Karl Popper, fully Sir Karl Raimund Popper

Popper, fully Sir Karl Raimund Popper

Austro-British Scientific Philosopher and Professor at the London School of Economics

Author Quotes

Rationalism is an attitude of readiness to listen to contrary arguments and to learn from experience... of admitting that "I may be wrong and you may be right and, by an effort, we may get nearer the truth."

The conspiracy theory of society... comes from abandoning god and then asking: "Who is in his place"

The moral decisions of others should be treated with respect, as long as such decisions do not conflict with the principle of tolerance.

There can be no ultimate statements science: there can be no statements in science which can not be tested, and therefore none which cannot in principle be refuted, by falsifying some of the conclusions which can be deduced from them.

We do not know anything - this is the first. Therefore, we should be very modest - this is the second. Not to claim that we do know when we do not - this is the third. That's the kind of attitude I'd like to popularize. There is little hope for success.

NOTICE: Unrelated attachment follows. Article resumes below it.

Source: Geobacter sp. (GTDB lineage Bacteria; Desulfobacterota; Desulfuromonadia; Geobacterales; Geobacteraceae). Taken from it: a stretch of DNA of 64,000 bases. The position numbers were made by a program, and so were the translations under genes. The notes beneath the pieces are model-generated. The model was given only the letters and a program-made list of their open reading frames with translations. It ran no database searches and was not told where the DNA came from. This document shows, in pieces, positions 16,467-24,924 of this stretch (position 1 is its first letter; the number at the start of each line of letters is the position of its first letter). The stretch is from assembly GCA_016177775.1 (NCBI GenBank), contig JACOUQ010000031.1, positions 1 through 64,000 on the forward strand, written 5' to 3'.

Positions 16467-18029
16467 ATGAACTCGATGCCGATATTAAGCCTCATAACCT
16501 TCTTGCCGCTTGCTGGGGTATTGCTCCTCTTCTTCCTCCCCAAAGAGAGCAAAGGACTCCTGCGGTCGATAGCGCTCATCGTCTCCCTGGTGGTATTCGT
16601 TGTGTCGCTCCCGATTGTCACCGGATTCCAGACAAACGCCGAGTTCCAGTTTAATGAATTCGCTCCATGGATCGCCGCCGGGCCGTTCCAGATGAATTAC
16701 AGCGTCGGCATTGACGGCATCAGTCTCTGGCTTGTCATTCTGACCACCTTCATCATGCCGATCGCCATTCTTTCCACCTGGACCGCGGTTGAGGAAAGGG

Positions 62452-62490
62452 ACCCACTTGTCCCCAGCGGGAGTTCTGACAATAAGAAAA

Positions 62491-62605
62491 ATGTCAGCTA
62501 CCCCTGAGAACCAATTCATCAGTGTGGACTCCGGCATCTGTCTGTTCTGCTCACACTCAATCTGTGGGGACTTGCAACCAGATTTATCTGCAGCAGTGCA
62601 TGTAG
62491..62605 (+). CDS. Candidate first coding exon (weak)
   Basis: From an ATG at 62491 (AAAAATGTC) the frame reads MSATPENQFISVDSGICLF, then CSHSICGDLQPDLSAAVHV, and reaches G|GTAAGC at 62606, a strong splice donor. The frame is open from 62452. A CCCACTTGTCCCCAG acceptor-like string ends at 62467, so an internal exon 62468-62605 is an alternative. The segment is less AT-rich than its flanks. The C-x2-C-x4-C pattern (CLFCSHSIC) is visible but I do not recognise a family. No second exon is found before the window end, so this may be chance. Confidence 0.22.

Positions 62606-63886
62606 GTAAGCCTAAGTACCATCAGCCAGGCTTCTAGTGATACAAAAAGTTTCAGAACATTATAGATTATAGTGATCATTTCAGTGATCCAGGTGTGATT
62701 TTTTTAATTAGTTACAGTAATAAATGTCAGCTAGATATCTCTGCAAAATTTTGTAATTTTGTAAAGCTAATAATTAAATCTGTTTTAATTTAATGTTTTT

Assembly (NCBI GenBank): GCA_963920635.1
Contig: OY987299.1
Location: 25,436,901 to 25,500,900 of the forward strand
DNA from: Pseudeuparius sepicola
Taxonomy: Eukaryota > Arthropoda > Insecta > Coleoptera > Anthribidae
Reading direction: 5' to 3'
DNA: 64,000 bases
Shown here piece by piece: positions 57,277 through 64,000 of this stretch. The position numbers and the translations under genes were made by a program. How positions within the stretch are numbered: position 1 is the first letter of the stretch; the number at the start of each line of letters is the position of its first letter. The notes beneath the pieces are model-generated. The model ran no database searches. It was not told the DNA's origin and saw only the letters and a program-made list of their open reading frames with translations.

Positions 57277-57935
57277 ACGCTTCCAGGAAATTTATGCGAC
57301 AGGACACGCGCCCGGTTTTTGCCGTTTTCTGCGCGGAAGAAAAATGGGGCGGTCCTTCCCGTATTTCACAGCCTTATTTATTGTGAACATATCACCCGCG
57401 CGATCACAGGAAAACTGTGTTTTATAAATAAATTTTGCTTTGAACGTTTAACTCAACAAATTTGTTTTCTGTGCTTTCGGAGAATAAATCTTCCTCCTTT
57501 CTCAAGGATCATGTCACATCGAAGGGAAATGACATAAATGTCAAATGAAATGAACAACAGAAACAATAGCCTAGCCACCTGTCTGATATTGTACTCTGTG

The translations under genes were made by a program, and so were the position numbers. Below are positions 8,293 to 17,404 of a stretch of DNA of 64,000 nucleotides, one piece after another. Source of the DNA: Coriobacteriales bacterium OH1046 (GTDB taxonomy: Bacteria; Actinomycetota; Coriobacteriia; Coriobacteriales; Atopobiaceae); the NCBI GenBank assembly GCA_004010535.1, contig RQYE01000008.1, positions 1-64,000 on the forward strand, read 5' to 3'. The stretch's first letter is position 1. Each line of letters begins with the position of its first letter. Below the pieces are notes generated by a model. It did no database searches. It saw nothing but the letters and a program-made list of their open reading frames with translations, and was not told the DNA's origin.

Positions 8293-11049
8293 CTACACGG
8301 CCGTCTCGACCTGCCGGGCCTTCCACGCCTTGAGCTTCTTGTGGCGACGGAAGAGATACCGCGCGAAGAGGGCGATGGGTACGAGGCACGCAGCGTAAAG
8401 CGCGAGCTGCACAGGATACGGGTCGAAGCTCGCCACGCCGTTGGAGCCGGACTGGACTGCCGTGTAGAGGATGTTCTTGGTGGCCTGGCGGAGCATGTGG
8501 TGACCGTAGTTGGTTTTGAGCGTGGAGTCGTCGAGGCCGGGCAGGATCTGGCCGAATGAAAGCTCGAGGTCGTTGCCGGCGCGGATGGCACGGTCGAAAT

With regards to political enemies Plato had a kill-and-banish principle... In interpreting it , modern-day Platonists are clearly disturbed by it, even as they make elaborate attempts to defend Plato.

Reason like science, grows by way of mutual criticism; the only possible way of planning its growth is to develop those institutions that safeguard. the freedom of thought

The defense of democracy must consist in making anti-democratic experiences too costly for those who try them; much more costly than a democratic compromise

The more we learn about the world, and the deeper our learning, the more conscious, specific, and articulate will be our knowledge of what we do not know, our knowledge of our ignorance. For this, indeed, is the main source of our ignorance ? the fact that our knowledge can be only finite, while our ignorance must necessarily be infinite.

There is an almost universal tendency, perhaps an inborn tendency, to suspect the good faith of a man who holds opinions that differ from our own opinions? It obviously endangers the freedom and the objectivity of our discussion if we attack a person instead of attacking an opinion or, more precisely, a theory.